New Ion Trap Could Push Quantum Computing To Next Level

An advance from NIST could help researchers overcome one of the biggest obstacles in creating a quantum computer: scaling components and processes that have already been successfully demonstrated in the lab.

InformationWeek Staff, Contributor

July 21, 2006

2 Min Read

At age 62 now, David Wine land expects he'll be an old man--well into his 80s--before the first quantum computer is commercialized. But that's not stopping him from trying. Wineland leads a team at the National Institute of Standards and Technology that has developed a first-of-its-kind electromagnetic "trap" for ions that could be mass produced to make quantum computers for practical use.

One man's ion is another man's qubit.Photo by XXXX

The theory behind quantum computers is to exploit the unusual behavior of the smallest particles of matter and light. Ions--electrically charged atoms--are promising candidates for use as quantum bits, or qubits, in quantum computing. Unlike a standard computer bit, which is represented by a 0 or 1, a qubit can represent a 0 and 1 simultaneously. Therefore, the number of calculations scales exponentially with each qubit, when compared with today's standard bit. In theory, quantum computers could crack in seconds problems that today's computers take hours or longer to do. At such speeds, quantum computers could break data encryption codes and search large databases much faster than today's conventional processors.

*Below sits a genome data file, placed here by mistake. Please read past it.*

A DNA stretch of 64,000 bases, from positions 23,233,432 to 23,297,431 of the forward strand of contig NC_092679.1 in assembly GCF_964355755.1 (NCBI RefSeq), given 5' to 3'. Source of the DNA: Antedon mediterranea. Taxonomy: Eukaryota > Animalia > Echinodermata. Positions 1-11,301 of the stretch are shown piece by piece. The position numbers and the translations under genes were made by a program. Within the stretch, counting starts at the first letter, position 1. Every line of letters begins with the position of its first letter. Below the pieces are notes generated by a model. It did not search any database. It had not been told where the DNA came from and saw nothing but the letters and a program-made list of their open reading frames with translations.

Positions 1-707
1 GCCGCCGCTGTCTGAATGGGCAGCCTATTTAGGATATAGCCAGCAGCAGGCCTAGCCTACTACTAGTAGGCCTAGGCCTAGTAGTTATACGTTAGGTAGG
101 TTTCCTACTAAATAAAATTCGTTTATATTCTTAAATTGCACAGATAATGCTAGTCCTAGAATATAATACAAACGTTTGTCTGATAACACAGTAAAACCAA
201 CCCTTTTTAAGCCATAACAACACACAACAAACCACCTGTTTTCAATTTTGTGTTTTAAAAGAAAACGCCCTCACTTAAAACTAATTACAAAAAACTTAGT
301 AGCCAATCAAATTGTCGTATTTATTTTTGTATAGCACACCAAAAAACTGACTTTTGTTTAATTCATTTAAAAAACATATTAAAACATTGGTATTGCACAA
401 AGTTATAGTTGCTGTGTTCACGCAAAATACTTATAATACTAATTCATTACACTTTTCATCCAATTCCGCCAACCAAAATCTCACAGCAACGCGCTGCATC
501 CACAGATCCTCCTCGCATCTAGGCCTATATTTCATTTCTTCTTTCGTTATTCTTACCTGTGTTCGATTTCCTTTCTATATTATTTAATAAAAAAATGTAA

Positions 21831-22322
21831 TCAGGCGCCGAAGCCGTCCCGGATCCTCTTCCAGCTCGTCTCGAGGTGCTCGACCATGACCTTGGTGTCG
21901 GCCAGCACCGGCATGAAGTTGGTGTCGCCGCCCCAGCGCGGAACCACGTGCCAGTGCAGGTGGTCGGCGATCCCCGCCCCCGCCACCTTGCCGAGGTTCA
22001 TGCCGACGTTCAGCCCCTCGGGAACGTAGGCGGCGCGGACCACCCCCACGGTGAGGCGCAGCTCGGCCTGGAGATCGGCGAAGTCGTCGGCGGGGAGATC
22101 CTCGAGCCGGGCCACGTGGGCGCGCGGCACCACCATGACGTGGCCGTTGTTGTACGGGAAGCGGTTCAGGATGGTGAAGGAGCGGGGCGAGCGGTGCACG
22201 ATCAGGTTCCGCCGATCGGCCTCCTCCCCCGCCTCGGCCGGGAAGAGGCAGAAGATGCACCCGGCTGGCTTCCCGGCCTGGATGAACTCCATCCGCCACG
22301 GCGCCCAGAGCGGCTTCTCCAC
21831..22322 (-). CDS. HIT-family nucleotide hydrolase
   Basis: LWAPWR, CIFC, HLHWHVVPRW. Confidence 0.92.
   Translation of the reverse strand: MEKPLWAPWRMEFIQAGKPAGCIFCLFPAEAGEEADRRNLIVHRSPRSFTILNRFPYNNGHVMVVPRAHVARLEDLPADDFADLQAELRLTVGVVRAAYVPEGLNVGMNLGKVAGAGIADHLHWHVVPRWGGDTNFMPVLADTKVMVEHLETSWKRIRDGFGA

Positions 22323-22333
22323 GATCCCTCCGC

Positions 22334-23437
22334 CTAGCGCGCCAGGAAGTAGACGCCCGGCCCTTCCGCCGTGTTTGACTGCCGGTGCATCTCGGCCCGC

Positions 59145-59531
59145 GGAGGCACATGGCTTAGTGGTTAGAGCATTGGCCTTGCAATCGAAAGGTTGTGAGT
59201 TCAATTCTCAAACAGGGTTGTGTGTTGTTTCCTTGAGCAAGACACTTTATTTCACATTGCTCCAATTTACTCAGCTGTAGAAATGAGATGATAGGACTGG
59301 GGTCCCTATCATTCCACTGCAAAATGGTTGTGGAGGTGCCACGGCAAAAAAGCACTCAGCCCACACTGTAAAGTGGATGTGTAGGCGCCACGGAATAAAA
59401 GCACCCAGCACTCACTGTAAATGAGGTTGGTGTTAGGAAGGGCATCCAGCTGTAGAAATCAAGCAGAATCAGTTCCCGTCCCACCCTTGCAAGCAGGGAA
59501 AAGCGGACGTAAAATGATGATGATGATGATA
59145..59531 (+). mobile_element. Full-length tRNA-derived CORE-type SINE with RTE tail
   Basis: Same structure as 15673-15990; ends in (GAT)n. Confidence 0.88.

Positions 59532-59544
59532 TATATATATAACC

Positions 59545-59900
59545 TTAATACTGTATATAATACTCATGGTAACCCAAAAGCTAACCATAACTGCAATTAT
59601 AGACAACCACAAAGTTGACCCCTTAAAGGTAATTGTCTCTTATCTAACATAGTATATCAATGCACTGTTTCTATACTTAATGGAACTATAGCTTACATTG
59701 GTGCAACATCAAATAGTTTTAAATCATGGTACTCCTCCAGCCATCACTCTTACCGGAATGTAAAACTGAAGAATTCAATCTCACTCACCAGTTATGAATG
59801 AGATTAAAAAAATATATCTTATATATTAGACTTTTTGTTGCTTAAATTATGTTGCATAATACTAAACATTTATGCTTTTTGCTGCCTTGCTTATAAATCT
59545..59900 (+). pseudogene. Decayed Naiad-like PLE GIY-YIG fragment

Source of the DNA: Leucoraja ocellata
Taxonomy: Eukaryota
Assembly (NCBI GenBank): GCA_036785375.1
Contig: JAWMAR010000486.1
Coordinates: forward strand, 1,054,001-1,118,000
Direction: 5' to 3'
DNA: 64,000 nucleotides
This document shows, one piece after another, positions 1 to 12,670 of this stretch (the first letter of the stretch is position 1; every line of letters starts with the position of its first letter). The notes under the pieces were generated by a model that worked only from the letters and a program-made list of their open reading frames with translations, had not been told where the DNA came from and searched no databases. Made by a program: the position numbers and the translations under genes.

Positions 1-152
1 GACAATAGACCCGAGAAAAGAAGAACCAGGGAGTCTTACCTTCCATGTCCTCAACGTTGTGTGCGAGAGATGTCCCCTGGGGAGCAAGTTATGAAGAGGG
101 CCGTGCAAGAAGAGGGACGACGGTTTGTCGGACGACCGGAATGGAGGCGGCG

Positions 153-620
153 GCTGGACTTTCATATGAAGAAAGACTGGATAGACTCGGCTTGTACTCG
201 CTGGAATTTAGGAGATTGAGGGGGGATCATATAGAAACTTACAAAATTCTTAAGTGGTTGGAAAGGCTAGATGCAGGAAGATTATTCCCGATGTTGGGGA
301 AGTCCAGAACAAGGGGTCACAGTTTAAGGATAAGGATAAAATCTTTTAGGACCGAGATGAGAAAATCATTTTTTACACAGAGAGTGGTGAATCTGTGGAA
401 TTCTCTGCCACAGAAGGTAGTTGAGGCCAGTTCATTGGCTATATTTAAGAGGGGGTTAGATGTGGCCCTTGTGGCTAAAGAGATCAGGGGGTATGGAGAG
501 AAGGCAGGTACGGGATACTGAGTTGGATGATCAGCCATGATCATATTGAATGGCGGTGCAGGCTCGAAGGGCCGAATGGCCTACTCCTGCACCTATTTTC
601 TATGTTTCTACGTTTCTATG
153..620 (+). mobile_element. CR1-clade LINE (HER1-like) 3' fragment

The trap, described last month in the journal Physical Review Letters, could help researchers overcome one of the biggest obstacles in creating a quantum computer: scaling components and processes that have been successfully demonstrated in the lab. NIST's ion trap is the first in which all electrodes are arranged in a single, horizontal layer that's simpler to manufacture than older ion traps, which have two or three layers. The single-layer device can trap a dozen magnesium ions without generating too much heat from electrode voltage fluctuations, Wineland says. Heating presented a problem for earlier traps. Researchers at NIST and elsewhere hope to build single-layer traps with more complex structures.

The group Wineland heads is part of NIST's time and frequency division, which has as its main goal to develop a better atomic clock. The same research findings that advance quantum computing can be applied to making an atomic clock that's more accurate. Wineland contends an experimental atomic clock in the NIST lab that employs quantum ideas is now the world's most accurate clock. "Some of our simple ideas are already bearing fruit," he says, "so it doesn't bother me that I may never see a real factoring machine, because some of the basic ideas are already being applied."

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